“A field of study that gives computers the ability to learn without being explicitly programmed.”
One of the key points of AI is that you do not need to explicitly program algorithms. Algorithms are certainly used, but they’re not designed for an explicit solution of a distinct problem. The machines can learn, and they use data to do so.
Applying AI to Software Testing
To meet the challenges presented by accelerating delivery speed with increasing technical complexity, we need to follow a very simple imperative:
Test smarter, not harder
For example, consider how image recognition can be used to bring UI testing to the next level so that dynamic UI controls (e.g., for responsive sites) can be automatically recognized in all their various shapes and forms.
We can already recognize UI controls from the human perspective, beyond plain template matching. The UI’s pixel structures can be interpreted with the goal of recognizing image patterns and identification information such as text. For example, edge detection can be used to identify the following control as a button and OCR/ GDI layers can be used to identify its text.
Using AI, the software testing tool can learn to identify controls during the scanning and test execution process—independent of the control size, color, text alignment, etc.. A learning approach is applied: images are generalized by adding new image patterns and adapting existing image patterns during the scan and test execution process.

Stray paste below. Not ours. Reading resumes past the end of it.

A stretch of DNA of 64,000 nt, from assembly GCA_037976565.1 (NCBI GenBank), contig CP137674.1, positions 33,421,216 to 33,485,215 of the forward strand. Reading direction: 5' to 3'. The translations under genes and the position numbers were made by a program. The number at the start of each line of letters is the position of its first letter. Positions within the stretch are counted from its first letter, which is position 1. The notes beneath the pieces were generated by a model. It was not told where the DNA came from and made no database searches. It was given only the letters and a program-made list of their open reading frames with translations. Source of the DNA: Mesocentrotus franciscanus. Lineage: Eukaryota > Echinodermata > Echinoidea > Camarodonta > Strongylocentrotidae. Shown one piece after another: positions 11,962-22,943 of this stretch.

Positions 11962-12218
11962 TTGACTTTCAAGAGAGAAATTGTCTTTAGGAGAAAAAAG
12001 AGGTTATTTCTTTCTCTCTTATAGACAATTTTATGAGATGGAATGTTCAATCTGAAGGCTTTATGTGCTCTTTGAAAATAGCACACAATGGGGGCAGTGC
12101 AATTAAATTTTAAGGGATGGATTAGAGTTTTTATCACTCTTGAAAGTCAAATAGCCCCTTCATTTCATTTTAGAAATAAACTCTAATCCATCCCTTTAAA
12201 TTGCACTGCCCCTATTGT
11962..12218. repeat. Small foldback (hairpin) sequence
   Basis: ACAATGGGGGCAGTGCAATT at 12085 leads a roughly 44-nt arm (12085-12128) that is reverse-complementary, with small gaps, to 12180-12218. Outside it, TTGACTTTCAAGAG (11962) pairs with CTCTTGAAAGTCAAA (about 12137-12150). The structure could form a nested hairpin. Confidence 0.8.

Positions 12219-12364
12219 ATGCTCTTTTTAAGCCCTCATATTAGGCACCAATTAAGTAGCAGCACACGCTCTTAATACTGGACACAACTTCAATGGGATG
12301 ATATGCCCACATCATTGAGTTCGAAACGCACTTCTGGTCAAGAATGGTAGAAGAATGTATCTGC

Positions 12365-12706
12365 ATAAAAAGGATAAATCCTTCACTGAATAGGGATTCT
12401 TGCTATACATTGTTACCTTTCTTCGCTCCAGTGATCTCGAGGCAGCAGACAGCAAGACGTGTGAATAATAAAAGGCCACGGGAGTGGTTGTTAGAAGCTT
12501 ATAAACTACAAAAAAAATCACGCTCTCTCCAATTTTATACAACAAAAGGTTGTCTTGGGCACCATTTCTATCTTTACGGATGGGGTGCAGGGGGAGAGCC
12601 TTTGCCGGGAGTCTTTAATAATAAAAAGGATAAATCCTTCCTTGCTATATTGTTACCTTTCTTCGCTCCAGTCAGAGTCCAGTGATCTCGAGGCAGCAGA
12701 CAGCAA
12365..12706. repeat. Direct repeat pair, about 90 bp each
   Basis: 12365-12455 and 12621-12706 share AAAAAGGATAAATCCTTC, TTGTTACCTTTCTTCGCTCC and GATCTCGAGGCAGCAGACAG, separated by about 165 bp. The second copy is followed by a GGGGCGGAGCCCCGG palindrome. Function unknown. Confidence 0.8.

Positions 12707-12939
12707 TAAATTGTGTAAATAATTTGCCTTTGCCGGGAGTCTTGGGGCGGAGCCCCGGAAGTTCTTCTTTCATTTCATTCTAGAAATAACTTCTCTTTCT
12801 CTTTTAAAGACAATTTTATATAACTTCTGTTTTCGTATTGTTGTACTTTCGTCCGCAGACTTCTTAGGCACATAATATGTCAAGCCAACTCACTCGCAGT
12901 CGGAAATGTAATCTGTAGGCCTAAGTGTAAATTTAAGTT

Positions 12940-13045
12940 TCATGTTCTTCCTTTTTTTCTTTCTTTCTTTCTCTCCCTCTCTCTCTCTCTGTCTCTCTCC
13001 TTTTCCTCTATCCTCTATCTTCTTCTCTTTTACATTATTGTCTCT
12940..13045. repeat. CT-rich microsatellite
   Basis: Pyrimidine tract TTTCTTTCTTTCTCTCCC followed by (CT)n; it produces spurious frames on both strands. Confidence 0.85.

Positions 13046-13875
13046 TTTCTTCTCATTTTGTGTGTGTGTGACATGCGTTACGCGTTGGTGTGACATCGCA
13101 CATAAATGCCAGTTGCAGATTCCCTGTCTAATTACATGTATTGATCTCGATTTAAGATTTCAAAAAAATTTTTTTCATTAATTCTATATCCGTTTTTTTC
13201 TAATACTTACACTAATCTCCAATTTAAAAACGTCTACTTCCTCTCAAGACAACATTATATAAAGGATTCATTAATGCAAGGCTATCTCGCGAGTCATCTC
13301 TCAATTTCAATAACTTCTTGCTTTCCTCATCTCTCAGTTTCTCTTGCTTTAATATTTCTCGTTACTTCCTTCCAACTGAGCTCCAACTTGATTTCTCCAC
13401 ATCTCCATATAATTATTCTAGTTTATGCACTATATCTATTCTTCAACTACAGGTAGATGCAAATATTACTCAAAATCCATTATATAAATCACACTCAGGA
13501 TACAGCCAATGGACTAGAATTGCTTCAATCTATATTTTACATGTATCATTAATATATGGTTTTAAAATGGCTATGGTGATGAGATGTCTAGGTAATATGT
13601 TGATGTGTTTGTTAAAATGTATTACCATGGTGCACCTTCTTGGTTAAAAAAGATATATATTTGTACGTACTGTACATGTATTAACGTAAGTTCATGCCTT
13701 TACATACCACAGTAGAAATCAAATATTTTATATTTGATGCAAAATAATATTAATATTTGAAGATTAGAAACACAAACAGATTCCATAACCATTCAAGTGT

Each control knows its context on the graphical interface via anchor identification. Control properties are extracted from the image pattern, and can in turn be used to constrain automation of certain controls (for example, a scrollbar) during test execution. This eliminates the need to recognize them from their technical implementation (ID, etc.).
The end result of this learning? It enables repeatable and stable test execution, even on responsive UIs. This will be the next chapter of UI test automation.
Not AI—But Does That Matter?
Given AI’s buzzword status, it’s all-too-commonly applied to innovations that are incredibly exciting and valuable—but are not AI because they don’t involve self-learning. “Self-healing” technologies fall into this category.
One of the most interesting examples of this is technology that updates broken (out-of-sync) test cases at runtime. There are typically multiple ways to identify a control (such as a button) that you’re trying to automate. Each control is usually identified by a technical property, such as an ID, a name, etc.. In many cases, multiple sets of properties are redundantly unique to a control. For example, assume 2 of the 3 identifiers being used to identify a particular control can no longer locate it. If just 1 of the 3 identifiers is still current, self-healing technology can be used to identify the control, as well as update the other 2 identifiers.
I don’t dispute the value of this technology at all. In fact, it’s something we’ve developed at Tricentis, and we have seen first-hand how it can save testers from having to constantly update test cases as applications evolve. Yet, despite the “self” in its title, self-healing technology is driven by advanced algorithms, not self-learning. It’s not AI. It’s what I call “cognitive testing.” Nevertheless, it is a prime example of the type of innovation we need to satisfy the demands of “digital testing” beyond Continuous Testing.